Return of the entertainer

Joshua Rifkin didn’t know what he was unleashing.

In 1971, Boston musician Rifkin recorded and released an album of piano rags by turn-of-the-last-century African-American composer Scott Joplin (1867-1917) on the Nonesuch label, which at the time was the semi-obscure budget-classical arm of Elektra Records. The album became a best seller. Rifkin soon recorded another Joplin set, and the New England Conservatory Ragtime Ensemble, under the direction of Gunther Schuller, recorded a program of Joplin pieces arranged for a band. Then all ragtime hell broke loose when, two years later, George Roy Hill’s film The Sting used cheesy, showbiz-tweaked Joplin rags for its soundtrack.

Since then, this most elegant form of American music has bounced in and out of the public consciousness. Its gorgeous syncopations and surprising intervals and harmonies continue to mesmerize both players and audiences—players for the joy that comes in mastering the technical requirements of ragtime and breathing life into the pieces, and audiences for the sublime listening experience, which is not unlike drinking in classical architecture with the eye. To these ears, Joplin sounds like a uniquely American version of Johann Sebastian Bach.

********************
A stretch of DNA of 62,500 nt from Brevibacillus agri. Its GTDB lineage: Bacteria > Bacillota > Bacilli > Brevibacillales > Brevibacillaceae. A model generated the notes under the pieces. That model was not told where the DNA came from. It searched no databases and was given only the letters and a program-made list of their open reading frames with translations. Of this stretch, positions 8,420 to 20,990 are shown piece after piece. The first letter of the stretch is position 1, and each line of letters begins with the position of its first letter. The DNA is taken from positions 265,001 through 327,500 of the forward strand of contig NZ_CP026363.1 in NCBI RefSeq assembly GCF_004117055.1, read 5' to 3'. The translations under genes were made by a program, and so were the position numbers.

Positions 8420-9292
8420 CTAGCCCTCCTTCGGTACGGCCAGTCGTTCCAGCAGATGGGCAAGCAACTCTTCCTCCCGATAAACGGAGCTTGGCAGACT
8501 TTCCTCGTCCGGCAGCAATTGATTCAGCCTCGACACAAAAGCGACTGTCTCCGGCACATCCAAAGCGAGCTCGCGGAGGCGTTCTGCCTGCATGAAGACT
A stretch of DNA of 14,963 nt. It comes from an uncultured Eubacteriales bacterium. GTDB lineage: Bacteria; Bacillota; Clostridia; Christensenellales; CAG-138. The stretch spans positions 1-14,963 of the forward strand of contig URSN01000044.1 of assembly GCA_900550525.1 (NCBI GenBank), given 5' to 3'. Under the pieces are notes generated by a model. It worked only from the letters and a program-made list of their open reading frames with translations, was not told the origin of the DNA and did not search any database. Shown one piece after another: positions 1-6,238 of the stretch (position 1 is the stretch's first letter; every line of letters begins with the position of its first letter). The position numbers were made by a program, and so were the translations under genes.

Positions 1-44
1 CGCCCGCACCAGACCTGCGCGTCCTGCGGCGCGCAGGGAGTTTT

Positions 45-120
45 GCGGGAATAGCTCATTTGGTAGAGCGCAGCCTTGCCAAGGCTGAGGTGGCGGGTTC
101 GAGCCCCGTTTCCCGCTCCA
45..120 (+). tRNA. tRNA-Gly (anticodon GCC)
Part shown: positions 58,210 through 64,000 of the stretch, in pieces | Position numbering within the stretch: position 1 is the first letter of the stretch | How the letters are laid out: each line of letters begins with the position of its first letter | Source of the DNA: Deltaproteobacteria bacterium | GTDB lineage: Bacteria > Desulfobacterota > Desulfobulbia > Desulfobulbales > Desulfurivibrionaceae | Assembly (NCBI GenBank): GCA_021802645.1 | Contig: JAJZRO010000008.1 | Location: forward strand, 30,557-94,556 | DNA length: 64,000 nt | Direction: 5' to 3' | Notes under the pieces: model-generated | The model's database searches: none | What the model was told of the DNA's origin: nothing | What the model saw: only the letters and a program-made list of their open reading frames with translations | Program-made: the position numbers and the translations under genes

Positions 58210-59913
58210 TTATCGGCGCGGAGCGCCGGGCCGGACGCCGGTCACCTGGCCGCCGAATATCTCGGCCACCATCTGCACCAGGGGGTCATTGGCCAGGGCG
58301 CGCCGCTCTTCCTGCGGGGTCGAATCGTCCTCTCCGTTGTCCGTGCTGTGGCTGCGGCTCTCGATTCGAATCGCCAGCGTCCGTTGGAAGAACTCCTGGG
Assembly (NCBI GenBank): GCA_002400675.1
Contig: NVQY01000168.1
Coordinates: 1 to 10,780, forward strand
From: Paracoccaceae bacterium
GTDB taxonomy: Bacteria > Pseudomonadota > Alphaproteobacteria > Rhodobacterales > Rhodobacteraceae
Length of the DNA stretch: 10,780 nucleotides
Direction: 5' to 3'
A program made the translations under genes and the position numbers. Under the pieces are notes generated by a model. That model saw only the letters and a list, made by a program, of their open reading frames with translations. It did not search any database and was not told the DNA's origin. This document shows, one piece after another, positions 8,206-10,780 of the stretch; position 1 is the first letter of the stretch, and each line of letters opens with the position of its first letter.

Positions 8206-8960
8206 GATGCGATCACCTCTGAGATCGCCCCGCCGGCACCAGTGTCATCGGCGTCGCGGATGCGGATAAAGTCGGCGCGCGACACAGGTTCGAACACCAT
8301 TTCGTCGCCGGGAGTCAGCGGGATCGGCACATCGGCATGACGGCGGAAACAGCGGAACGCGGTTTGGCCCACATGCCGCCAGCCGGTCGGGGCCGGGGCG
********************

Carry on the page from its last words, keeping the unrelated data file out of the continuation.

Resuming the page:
This weekend, an organization called the West Coast Ragtime Society, a 501(c)(3) group dedicated to the preservation and protection of ragtime and vintage American music, will stage its West Coast Ragtime Festival at the Red Lion Hotel Sacramento—which some folks might know as the Sacramento Inn—at 1401 Arden Way at Business 80. According to the society’s Web site, Sacramento is known far and wide as the ragtime capital of the world, and this particular gathering claims to be the world’s largest festival dedicated to ragtime. It has been staged annually in Sacramento since 1997, and it existed before that for a decade in that other left-coast hotbed of ragtime, Fresno.

The festival will begin at noon on Friday, November 19, and will conclude at 5 p.m. the following Sunday. Admission is a bit pricey: An all-event badge is $85, a Friday badge is $35, a Saturday badge is $45, and a Sunday badge is $25. But that gets you access to six different venues around the hotel, not to mention all that sizzling-hot ragtime action courtesy of many performers and ensembles, most of them from Sacramento and Northern California, and a few from as far away as Austria and Switzerland. And for those ragtime enthusiasts with a mobile bent, there is an area set aside for RV parking, similar to Sacramento’s other celebration of antique music, the Memorial Day-weekend Jazz Jubilee.

For more information, visit the West Coast Ragtime Society’s Web site at